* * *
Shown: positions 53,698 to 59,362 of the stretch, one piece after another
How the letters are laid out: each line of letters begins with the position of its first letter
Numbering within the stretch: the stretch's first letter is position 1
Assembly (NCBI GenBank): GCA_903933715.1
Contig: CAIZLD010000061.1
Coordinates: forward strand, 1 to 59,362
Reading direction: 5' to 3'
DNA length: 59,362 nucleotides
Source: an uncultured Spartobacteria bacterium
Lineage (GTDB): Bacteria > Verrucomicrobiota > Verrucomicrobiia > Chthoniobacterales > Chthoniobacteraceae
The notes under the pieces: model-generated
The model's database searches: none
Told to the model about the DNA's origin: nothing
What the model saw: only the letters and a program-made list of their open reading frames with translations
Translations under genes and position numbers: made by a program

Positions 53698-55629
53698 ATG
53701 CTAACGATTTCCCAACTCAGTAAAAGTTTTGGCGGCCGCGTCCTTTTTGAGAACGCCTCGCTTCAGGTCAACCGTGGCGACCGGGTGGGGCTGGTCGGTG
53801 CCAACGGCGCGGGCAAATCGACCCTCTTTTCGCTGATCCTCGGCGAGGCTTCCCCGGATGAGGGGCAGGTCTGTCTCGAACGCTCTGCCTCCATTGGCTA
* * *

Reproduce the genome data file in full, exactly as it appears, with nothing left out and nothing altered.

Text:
Shown: positions 53,698 to 59,362 of the stretch, one piece after another
How the letters are laid out: each line of letters begins with the position of its first letter
Numbering within the stretch: the stretch's first letter is position 1
Assembly (NCBI GenBank): GCA_903933715.1
Contig: CAIZLD010000061.1
Coordinates: forward strand, 1 to 59,362
Reading direction: 5' to 3'
DNA length: 59,362 nucleotides
Source: an uncultured Spartobacteria bacterium
Lineage (GTDB): Bacteria > Verrucomicrobiota > Verrucomicrobiia > Chthoniobacterales > Chthoniobacteraceae
The notes under the pieces: model-generated
The model's database searches: none
Told to the model about the DNA's origin: nothing
What the model saw: only the letters and a program-made list of their open reading frames with translations
Translations under genes and position numbers: made by a program

Positions 53698-55629
53698 ATG
53701 CTAACGATTTCCCAACTCAGTAAAAGTTTTGGCGGCCGCGTCCTTTTTGAGAACGCCTCGCTTCAGGTCAACCGTGGCGACCGGGTGGGGCTGGTCGGTG
53801 CCAACGGCGCGGGCAAATCGACCCTCTTTTCGCTGATCCTCGGCGAGGCTTCCCCGGATGAGGGGCAGGTCTGTCTCGAACGCTCTGCCTCCATTGGCTA